The central Missouri rut was winding down on the afternoon of Nov. 18 when Chris Ruggles, 39, used a climbing treestand to get up above some well-used game trails on a private 80-acre farm he was hunting with a buddy. Around 3 p.m. he spotted a nice buck behind him cruising through a still-standing corn field.
“I grunted at him, but he ignored it and started going away,” says Ruggles. “I got out my rattling horns, set one between my legs, and clacked the horns together a few times. I thought he kept going, but my horns got his attention. He turned around and stepped into the open at 20 yards, but was looking right at me, so I froze without moving.”
The buck soon came closer and Ruggles started to draw his bow, but his movements caused a shadow to cross the ground near where the buck was and the deer spooked.
“I mouth grunted to him and he stopped at 20 yards with his head behind a tree so I could draw my bow, anchor, aim and make a good shot,” Ruggles recalls.
The carbon shaft passed completely through the 8-point, 135-inch, 200-pound buck. The deer traveled 150 yards before falling dead. Ruggles texted his buddy Josh Thomas who was bowhunting a different stand nearby, and the pair dragged Ruggles’ buck out and headed for home.
Thomas is paralyzed in one arm, and is severely disabled in his other. He uses his teeth to draw a 50-pound PSE bow using a homemade tab-like device that attaches to his bowstring loop.
“I’ve taken four deer in four Missouri seasons with my bow using a mouth tab,” he said. “But my 8-pointer this year is my best deer so far.”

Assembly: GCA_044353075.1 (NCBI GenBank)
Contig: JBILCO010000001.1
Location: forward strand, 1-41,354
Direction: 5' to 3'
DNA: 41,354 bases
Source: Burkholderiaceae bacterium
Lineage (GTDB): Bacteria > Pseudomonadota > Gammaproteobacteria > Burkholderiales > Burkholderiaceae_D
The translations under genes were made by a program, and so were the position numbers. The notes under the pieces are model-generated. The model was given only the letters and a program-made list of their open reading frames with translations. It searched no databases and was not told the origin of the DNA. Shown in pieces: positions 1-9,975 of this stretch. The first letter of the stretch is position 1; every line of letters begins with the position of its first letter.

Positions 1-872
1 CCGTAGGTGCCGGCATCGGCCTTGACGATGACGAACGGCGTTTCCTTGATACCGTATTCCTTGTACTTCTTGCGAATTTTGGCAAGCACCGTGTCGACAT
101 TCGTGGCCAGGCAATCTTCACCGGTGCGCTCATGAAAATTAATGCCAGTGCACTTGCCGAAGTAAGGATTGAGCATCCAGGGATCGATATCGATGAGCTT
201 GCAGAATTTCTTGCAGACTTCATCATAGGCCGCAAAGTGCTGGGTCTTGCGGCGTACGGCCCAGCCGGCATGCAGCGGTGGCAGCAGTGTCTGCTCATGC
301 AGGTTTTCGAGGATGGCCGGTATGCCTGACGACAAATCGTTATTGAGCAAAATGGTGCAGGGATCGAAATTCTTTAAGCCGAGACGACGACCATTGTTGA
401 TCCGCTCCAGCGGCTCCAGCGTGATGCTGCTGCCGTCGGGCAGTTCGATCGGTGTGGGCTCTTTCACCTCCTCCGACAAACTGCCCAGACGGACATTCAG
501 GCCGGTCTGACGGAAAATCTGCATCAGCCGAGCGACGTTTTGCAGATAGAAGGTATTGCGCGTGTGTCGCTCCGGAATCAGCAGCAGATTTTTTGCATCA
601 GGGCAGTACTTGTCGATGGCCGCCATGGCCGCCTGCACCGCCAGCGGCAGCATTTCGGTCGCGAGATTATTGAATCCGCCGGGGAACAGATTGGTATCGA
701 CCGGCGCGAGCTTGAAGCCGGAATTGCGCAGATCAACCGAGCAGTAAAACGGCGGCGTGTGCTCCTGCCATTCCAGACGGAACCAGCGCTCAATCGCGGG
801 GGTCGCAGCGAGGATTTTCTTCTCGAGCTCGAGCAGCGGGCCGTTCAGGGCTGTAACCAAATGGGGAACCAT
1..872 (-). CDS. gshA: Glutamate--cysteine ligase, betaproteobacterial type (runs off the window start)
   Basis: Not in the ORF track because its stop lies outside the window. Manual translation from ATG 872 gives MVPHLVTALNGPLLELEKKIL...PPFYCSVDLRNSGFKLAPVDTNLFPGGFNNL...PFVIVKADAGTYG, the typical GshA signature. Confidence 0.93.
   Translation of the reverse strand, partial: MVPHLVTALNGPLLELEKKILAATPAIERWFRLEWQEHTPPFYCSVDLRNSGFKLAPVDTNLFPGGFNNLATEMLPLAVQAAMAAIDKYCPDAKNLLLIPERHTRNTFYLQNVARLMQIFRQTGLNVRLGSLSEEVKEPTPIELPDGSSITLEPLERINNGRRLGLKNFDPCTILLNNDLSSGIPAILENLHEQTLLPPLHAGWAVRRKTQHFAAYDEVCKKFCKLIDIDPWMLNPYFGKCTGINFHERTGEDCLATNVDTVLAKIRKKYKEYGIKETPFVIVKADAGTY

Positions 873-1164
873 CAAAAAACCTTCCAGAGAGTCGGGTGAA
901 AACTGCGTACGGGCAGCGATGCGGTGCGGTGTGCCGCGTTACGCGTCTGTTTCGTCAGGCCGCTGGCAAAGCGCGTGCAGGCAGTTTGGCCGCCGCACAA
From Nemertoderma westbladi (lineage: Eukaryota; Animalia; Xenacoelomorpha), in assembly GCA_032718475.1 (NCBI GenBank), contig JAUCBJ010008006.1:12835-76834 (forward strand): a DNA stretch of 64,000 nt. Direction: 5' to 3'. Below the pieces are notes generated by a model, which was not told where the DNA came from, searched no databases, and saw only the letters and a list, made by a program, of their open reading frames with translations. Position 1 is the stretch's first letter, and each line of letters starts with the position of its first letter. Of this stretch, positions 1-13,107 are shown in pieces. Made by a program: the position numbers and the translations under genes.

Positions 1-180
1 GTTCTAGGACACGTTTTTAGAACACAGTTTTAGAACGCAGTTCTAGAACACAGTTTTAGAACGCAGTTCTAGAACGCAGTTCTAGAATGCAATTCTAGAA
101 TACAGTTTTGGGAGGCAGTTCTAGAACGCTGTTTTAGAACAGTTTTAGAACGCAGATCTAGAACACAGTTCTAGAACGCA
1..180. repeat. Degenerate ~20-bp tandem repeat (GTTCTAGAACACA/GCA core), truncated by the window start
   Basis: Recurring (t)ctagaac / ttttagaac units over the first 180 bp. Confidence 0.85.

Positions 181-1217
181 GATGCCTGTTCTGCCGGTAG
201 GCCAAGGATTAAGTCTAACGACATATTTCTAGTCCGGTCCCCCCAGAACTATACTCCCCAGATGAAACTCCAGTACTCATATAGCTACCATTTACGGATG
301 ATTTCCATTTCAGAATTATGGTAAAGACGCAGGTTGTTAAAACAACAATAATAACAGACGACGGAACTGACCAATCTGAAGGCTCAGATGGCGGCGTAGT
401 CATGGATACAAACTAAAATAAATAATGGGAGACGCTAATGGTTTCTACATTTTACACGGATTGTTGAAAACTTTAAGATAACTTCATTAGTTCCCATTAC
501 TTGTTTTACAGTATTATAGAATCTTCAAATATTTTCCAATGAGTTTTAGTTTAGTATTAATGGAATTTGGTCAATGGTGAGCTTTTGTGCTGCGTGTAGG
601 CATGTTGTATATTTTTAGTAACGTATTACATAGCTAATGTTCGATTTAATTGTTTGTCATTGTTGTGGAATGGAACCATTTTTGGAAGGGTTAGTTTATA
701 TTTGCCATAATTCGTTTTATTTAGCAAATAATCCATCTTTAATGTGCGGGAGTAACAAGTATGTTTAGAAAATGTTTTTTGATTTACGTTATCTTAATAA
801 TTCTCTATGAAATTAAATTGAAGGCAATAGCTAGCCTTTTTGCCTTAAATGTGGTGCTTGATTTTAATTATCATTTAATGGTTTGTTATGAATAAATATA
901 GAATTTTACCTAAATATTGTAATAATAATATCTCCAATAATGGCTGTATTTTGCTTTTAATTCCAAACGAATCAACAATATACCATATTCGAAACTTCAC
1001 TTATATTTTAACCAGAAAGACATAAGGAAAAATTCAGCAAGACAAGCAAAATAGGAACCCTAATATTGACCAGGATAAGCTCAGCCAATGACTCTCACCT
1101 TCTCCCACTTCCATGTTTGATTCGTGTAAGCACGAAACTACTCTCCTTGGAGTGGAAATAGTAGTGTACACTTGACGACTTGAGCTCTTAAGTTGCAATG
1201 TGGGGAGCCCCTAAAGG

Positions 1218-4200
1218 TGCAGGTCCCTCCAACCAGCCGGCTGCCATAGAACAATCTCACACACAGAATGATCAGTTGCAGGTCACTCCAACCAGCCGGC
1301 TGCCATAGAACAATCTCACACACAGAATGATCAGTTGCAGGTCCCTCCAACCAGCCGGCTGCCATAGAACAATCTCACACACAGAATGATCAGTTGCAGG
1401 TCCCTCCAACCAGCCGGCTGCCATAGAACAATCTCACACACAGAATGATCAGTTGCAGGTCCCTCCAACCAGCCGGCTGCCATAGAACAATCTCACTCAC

Ruggles is a former Navy Search and Rescue (SAR) swimmer who was severely injured in a motorcycle accident while stationed at Pearl Harbor in 2003. He’s a stay-at-home dad now with four sons ages 6 to 12.
“I’ve always hunted, but got interested in bowhunting a few years ago, and through some friends learned about Chuck Lear, a member of the U.S. Paralympics Archery National Team. Lear draws his bow with his teeth, and is from Missouri. So I went to an archery tournament and spoke with him and he showed me his mouth tab bowstring set-up.”
Ruggles’ wife made a similar mouth tab that he uses to draw his bow. The tab is made with paracord, and Ruggles uses a bow peep sight and sight pins as you normally would. He practices several times a week, and actively participates in archery tournaments. But now he’s most interested in taking his sons hunting.
“I took the two youngest boys hunting earlier this year, and my 12-year-old is anxious to get a deer soon,” says Ruggles. “That means the most to me these days, getting those boys hunting.”
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